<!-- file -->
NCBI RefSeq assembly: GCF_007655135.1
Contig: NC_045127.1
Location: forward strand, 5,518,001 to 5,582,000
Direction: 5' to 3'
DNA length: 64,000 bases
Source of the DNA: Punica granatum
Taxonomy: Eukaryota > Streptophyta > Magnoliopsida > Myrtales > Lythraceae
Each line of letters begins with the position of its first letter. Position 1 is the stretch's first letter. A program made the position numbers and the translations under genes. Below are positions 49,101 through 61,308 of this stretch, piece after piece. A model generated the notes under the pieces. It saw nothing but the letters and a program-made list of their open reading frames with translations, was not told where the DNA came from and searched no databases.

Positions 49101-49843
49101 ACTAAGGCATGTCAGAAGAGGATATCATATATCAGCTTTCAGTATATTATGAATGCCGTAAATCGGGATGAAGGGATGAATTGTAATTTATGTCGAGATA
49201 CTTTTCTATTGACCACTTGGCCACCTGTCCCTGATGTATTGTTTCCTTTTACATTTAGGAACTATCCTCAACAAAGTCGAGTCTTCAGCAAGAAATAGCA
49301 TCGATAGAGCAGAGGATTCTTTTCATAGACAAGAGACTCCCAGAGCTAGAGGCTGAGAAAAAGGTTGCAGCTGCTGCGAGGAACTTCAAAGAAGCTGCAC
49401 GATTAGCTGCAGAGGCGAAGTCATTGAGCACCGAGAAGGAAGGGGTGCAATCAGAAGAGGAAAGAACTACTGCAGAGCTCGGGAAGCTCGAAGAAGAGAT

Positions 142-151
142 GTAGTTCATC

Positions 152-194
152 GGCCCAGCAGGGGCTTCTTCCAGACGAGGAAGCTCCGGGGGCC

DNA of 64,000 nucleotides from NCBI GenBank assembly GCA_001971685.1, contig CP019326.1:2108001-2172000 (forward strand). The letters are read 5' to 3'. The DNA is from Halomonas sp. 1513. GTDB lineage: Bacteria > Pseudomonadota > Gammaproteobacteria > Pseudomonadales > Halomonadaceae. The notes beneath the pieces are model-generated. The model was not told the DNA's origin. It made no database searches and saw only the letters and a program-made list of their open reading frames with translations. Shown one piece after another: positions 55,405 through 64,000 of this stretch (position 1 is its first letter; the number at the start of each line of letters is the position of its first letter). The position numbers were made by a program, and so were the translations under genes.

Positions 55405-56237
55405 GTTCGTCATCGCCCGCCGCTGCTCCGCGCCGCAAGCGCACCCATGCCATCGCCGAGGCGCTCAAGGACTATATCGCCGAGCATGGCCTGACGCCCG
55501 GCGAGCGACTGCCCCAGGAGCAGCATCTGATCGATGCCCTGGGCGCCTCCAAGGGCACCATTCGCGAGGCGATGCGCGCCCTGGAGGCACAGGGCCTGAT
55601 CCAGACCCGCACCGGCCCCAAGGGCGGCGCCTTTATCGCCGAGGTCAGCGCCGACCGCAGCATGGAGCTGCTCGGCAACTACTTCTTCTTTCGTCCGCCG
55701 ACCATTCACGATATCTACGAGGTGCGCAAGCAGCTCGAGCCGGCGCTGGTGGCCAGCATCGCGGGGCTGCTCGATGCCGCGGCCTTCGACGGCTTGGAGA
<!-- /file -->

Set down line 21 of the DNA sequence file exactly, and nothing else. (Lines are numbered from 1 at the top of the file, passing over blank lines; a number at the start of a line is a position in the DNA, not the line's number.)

55501 GCGAGCGACTGCCCCAGGAGCAGCATCTGATCGATGCCCTGGGCGCCTCCAAGGGCACCATTCGCGAGGCGATGCGCGCCCTGGAGGCACAGGGCCTGAT